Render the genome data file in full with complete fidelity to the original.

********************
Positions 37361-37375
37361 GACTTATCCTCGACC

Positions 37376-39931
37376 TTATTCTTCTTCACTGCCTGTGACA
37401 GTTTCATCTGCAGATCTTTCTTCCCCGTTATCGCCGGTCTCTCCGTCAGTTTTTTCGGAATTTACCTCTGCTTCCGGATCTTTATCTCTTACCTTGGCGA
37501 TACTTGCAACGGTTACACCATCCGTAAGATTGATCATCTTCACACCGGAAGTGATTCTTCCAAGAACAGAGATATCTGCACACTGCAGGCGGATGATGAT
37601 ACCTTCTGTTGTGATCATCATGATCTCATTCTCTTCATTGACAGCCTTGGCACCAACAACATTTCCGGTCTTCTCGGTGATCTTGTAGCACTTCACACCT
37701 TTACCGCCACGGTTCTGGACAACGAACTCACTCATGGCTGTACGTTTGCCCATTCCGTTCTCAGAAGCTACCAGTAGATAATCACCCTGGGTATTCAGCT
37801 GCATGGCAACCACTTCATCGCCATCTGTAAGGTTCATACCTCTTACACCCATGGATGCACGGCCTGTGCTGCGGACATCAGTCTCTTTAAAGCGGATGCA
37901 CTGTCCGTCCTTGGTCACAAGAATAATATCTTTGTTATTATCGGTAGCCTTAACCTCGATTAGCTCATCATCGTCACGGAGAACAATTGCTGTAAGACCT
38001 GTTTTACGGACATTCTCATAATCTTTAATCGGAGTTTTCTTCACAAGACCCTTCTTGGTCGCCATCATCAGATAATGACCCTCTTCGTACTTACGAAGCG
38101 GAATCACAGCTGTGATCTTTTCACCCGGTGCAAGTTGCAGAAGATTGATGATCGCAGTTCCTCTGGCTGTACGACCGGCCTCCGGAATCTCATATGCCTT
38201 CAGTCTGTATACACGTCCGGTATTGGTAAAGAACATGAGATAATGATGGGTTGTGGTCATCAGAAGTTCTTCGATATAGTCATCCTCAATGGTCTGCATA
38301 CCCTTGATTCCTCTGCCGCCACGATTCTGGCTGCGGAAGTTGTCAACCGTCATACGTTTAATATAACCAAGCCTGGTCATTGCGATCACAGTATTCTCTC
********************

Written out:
Positions 37361-37375
37361 GACTTATCCTCGACC

Positions 37376-39931
37376 TTATTCTTCTTCACTGCCTGTGACA
37401 GTTTCATCTGCAGATCTTTCTTCCCCGTTATCGCCGGTCTCTCCGTCAGTTTTTTCGGAATTTACCTCTGCTTCCGGATCTTTATCTCTTACCTTGGCGA
37501 TACTTGCAACGGTTACACCATCCGTAAGATTGATCATCTTCACACCGGAAGTGATTCTTCCAAGAACAGAGATATCTGCACACTGCAGGCGGATGATGAT
37601 ACCTTCTGTTGTGATCATCATGATCTCATTCTCTTCATTGACAGCCTTGGCACCAACAACATTTCCGGTCTTCTCGGTGATCTTGTAGCACTTCACACCT
37701 TTACCGCCACGGTTCTGGACAACGAACTCACTCATGGCTGTACGTTTGCCCATTCCGTTCTCAGAAGCTACCAGTAGATAATCACCCTGGGTATTCAGCT
37801 GCATGGCAACCACTTCATCGCCATCTGTAAGGTTCATACCTCTTACACCCATGGATGCACGGCCTGTGCTGCGGACATCAGTCTCTTTAAAGCGGATGCA
37901 CTGTCCGTCCTTGGTCACAAGAATAATATCTTTGTTATTATCGGTAGCCTTAACCTCGATTAGCTCATCATCGTCACGGAGAACAATTGCTGTAAGACCT
38001 GTTTTACGGACATTCTCATAATCTTTAATCGGAGTTTTCTTCACAAGACCCTTCTTGGTCGCCATCATCAGATAATGACCCTCTTCGTACTTACGAAGCG
38101 GAATCACAGCTGTGATCTTTTCACCCGGTGCAAGTTGCAGAAGATTGATGATCGCAGTTCCTCTGGCTGTACGACCGGCCTCCGGAATCTCATATGCCTT
38201 CAGTCTGTATACACGTCCGGTATTGGTAAAGAACATGAGATAATGATGGGTTGTGGTCATCAGAAGTTCTTCGATATAGTCATCCTCAATGGTCTGCATA
38301 CCCTTGATTCCTCTGCCGCCACGATTCTGGCTGCGGAAGTTGTCAACCGTCATACGTTTAATATAACCAAGCCTGGTCATTGCGATCACAGTATTCTCTC